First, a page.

Hans Hasselberg

Costs of a PostgreSQL connection

19 Feb 2014

This blog post explains the costs of a PostgreSQL connection.

TLDR; Keep the number of PostgreSQL connections low, preferably around 2*cores + hdd spindles[9]. More connections will only cause you more trouble.


Paying attention to the number of connections to PostgreSQL helped us a lot at 6Wunderkinder. We’ve had trouble with PostgreSQL, manifesting itself in two ways:

  1. We were running out of memory which lead to significantly more reads from disk and in turn slower response times.
  2. We were running out of file handles which caused the database to crash

In both cases we had a couple hundred open connections to the database, and we were able to solve both cases by putting a PGBouncer[5] in front of the database. PGBouncer is a connection pool for PostgreSQL databases. We configured it to allow 20 connections to the database while providing 1000 connections to clients. Apparently 20 connections are enough for us to get the work done. Depending on your situation it might be enough to set max_connections[8] appropriately.

The issue was solved, but I still wasn’t sure what was going on. So I decided to collect every piece of information I could find about the costs of a connection in PostgreSQL 9.3!


There are two different kind of costs:

  1. resources necessary for global state:
    • lock table[1][5]: lists every lock
    • procarray[1][3]: lists every connection
    • local data.
  2. resources for each connection, which is its own forked process:
    • work_mem[2]: used for sort operations and hash tables; defaults to 1MB
    • max_files_per_process[2]: postgres will only clean up when it is exceeding the limit; defaults to 1000
    • temp_buffers[2]: used only for access to temporary tables; defaults to 8MB.

According to [1] the memory footprint usually amounts to ~10MB. A secondary effect is once you need more memory to satisfy each connection there is more pressure on the cache since less memory is available (which was our problem).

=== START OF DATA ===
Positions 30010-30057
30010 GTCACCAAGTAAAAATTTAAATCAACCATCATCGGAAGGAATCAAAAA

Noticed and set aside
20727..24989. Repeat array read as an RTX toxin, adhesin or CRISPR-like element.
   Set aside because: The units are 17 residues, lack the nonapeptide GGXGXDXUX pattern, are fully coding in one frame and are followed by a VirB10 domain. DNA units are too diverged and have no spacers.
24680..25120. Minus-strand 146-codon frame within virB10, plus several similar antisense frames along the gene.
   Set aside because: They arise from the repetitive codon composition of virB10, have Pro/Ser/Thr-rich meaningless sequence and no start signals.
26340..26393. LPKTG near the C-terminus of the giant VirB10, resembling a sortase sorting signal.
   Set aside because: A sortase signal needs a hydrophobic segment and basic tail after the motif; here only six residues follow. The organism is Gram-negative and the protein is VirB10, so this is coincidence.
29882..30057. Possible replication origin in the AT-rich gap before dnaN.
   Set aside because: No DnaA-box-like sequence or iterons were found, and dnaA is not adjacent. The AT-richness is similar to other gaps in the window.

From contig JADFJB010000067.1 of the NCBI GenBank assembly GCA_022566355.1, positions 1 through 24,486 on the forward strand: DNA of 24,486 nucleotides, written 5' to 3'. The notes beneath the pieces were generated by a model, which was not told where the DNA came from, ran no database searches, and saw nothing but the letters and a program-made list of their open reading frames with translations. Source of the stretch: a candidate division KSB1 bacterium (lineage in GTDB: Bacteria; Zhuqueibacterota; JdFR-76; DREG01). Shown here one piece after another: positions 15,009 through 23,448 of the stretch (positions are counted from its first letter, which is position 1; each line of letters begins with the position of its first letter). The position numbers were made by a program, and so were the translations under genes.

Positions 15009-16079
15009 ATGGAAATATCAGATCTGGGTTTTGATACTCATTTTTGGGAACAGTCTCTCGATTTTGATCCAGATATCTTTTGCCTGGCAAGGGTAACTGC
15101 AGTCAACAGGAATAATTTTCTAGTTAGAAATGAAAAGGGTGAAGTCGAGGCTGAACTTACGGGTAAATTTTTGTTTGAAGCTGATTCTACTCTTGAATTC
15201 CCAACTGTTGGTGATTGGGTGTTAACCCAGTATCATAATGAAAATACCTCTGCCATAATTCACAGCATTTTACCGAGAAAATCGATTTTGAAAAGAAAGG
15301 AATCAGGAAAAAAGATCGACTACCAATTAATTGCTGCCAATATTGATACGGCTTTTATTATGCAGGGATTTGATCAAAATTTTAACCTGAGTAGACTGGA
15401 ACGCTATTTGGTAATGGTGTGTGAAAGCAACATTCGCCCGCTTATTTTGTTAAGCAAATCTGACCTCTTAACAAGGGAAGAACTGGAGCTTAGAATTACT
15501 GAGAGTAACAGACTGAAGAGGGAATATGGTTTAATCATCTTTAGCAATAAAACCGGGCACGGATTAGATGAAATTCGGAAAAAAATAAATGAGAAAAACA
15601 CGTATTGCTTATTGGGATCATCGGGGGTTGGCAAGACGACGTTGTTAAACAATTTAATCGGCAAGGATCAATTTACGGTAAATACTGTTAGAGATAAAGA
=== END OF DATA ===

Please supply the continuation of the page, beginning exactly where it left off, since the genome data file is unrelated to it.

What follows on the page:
In retrospect it sounds perfectly reasonable that reducing the number of connections helped us! Lets assume we have 370 connections:

without PGBouncer:
10MB * 370 connections = 3700MB
with PGBouncer:
10MB * 20 connections = 200MB.

Freeing ~3.5GB of memory was exactly what we saw when we switched to PGBouncer! We then saw the free memory being used and the performance getting better.

The second issue we had makes sense too! Let’s again assume we have 370 connections:

without PGBouncer:
1000 files per connection * 370 = 370,000 files
with PGBouncer:
1000 files per connection * 20 = 20,000 files.

Running out of files is not surprising any more since PostgreSQL will only clean them up when it hits its limits. Until then it relies on the OS to handle this for it.

Digging into PostgreSQL was fun, and I hope it helps you dealing with your database!


I gathered this information while working with Torsten on our database and want to thank Ryan for proofreading!

Get in touch with me, if you want to share your thoughts!

Edit: There is a discussion on Hackernews.

Edit: I added Cybertec: max_connections - Performance impacts10 to the sources. It is an experiment demonstrating how idle connections hurt performance.


  1. Heroku: Connection Limit Guidance
  2. PostgreSQL: Resource Consumption
  3. PostgreSQL: procarray.c
  4. Bruce Momjian: Inside PostgreSQL Shared Memory
  5. PostgreSQL: pg_locks
  6. PGBouncer
  7. PostgreSQL Wiki: PGBouncer
  8. PostgreSQL: Connections and Authentication
  9. PostgreSQL Wiki: Number of Database Connections
  10. Cybertec: max_connections - Performance impacts

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